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Inverse design method improves high-temperature performance of carbide coatings

The date of: 2024-07-04
viewed: 0

source:KeAi Communications Co.

The hot-end components of high-performance high-speed aircraft need to meet performance requirements such as long service life, wide temperature range oxidation resistance and ablation resistance. This puts forward higher requirements for high-temperature service performance of thermal protection system (TPS).

With low density, low expansion and excellent high temperature mechanical properties, carbon-carbon (C/C) composites are expected to be the best choice for the new generation of TPS. However, the oxidation sensitivity of C/C composites severely limits their service life in high-temperature ablation environment. It is effective for coating technology to enhance the ablation resistance of C/C composites. High-entropy carbide coatings with high melting points and excellent ablation resistance have become the focus of researchers.

Traditionally, the carbide coating design typically begins with the direct manipulation of carbide elements, with the carbide constituents expected to generate oxide components passively. This forward design methodology neglects to incorporate a direct compositional strategy for the oxide scale, which plays a crucial role in the high-temperature performance for carbides ceramic coatings.

A stable surface oxide scale is the key to ensure the long-term ablation of high-entropy ceramics, as it acts as a barrier between oxygen and the unoxidized high-entropy ceramics. Neglecting the composition design of the oxide scale will limit the high-temperature service life of high-entropy carbides.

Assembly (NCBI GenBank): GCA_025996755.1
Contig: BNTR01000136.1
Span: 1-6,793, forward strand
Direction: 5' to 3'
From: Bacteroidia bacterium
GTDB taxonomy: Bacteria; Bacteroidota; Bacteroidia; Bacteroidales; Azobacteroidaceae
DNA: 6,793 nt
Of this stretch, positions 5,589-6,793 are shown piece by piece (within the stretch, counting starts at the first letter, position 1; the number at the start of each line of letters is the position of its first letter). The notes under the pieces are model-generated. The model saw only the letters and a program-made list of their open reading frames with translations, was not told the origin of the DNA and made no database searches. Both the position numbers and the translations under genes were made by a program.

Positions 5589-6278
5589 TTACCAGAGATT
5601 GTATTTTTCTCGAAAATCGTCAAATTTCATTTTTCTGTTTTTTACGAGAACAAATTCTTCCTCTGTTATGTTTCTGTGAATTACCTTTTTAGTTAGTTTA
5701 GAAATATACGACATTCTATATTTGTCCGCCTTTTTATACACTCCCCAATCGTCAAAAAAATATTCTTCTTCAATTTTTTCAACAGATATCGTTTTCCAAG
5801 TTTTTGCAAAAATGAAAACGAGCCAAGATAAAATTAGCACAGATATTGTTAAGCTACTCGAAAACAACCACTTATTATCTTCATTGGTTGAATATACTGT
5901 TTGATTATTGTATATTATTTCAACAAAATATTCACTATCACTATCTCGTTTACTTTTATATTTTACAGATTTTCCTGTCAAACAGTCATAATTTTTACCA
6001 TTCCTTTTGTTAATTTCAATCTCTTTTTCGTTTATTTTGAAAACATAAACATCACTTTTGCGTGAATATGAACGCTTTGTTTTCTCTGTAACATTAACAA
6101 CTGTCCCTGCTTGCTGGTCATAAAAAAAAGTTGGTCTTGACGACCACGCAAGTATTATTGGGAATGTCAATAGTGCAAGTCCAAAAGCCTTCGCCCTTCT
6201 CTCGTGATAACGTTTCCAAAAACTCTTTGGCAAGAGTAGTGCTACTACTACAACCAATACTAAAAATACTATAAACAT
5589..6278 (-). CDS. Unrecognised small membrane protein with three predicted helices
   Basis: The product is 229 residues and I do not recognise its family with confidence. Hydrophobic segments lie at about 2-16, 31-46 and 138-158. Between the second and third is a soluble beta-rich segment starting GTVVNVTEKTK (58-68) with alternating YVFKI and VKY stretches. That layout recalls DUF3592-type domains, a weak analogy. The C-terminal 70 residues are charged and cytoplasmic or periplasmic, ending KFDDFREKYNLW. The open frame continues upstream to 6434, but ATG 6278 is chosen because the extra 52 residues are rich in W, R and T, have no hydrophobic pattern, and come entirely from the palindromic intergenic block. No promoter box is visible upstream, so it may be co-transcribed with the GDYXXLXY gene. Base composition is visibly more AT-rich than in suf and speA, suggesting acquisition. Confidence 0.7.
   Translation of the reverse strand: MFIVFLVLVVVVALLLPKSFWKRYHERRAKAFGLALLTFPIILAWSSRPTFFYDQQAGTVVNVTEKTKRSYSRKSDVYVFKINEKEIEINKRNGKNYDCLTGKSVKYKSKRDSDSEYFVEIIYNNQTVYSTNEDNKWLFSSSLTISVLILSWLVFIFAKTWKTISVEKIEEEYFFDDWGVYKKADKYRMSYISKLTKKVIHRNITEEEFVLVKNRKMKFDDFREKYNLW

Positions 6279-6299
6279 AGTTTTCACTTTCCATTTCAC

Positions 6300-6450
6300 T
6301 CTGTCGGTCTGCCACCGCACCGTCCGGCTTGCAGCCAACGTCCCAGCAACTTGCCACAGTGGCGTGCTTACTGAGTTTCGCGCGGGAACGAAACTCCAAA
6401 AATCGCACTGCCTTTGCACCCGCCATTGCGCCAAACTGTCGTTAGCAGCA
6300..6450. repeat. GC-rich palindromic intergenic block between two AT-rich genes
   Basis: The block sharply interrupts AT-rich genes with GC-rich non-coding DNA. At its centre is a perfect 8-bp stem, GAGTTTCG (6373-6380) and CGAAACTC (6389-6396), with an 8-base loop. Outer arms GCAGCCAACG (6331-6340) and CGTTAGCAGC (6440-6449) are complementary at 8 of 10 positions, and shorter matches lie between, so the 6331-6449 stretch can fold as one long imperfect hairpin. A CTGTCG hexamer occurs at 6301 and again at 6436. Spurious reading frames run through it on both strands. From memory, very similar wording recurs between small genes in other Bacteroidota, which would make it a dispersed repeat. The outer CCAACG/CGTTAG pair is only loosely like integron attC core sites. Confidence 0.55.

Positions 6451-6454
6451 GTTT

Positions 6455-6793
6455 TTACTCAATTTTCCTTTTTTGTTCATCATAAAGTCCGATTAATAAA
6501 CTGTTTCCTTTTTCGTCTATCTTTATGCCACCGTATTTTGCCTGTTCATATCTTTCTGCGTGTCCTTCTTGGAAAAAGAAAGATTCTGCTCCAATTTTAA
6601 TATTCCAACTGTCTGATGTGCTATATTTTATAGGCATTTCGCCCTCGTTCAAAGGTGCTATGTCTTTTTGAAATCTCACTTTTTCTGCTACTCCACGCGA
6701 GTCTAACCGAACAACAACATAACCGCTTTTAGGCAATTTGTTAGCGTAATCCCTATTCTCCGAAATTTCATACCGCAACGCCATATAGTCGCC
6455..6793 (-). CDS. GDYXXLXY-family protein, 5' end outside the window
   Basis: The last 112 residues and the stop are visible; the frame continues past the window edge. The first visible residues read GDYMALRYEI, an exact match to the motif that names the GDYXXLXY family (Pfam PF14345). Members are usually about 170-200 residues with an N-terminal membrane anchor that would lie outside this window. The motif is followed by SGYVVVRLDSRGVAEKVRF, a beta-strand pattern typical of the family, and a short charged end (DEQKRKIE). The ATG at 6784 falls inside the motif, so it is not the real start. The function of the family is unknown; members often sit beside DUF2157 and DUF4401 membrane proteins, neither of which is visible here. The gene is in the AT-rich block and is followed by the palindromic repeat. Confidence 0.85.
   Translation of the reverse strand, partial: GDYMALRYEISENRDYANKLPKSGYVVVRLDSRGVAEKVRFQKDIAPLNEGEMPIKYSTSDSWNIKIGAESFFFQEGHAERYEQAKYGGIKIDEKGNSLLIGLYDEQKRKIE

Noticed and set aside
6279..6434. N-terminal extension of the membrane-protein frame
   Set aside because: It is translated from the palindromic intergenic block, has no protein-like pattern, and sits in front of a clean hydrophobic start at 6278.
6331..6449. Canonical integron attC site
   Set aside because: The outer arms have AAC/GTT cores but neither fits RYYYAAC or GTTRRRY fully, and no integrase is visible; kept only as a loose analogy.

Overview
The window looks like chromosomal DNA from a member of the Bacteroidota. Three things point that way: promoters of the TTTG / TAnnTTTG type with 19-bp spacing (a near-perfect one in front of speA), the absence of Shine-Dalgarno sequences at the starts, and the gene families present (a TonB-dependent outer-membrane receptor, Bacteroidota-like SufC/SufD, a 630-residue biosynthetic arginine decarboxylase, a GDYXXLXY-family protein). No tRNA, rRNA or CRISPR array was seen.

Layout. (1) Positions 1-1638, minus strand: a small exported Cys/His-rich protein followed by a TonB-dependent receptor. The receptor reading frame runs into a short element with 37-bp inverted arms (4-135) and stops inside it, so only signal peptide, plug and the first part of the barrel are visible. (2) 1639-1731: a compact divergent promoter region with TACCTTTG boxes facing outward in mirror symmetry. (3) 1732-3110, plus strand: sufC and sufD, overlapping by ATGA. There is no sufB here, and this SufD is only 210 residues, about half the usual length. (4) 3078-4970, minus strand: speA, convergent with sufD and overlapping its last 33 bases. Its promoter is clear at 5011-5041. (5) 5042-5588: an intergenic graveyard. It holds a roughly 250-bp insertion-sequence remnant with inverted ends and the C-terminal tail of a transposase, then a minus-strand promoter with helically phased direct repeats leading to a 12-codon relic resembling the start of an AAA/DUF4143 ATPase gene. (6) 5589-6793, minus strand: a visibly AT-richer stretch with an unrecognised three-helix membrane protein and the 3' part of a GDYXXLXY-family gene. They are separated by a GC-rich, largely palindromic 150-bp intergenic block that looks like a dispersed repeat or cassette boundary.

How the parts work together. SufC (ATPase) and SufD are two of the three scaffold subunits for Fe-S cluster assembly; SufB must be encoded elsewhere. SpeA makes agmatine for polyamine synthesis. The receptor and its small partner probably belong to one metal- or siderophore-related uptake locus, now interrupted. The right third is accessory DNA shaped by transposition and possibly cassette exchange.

In a study published in Advanced Powder Materials, a team of researchers from Northwestern Polytechnical University in Xi'an, China, propose the concept of inverse design to break such a limitation on high-entropy carbides.

"Firstly, the composition of high-entropy oxide scale with excellent thermal stability is designed. Then, the high-entropy carbides are inversely designed, enabling the designed high-entropy oxide scale to form in-situ on their surface during the ablation processes, thereby enhancing their ablation resistance," said the study's senior and corresponding author Jia Sun.

The researchers designed (Hf0.36Zr0.24Ti0.1Sc0.1Y0.1La0.1)C1-δ (HEC) coatings using the inverse theoretical method and validated through ablation resistance experiments. The linear ablation rate of the HEC coatings was measured at -1.45 μm/s, which is only 4.78% of that of pristine HfC coatings after oxyacetylene ablation at 4.18 MW/m2, demonstrating excellent ablation resistance. HEC coatings also exhibit higher toughness, with a Pugh's ratio of 1.55 compared to HfC 1.30.

"During ablation, a dense (Hf0.36Zr0.24Ti0.1Sc0.1Y0.1La0.1)O2-δ oxide scale forms in-situ on the surface, contributing significantly to improved anti-ablation performance due to its high phase and structural adaptability, with a lattice constant change not exceeding 0.19% at 2,000–2,300°C," adds Sun.

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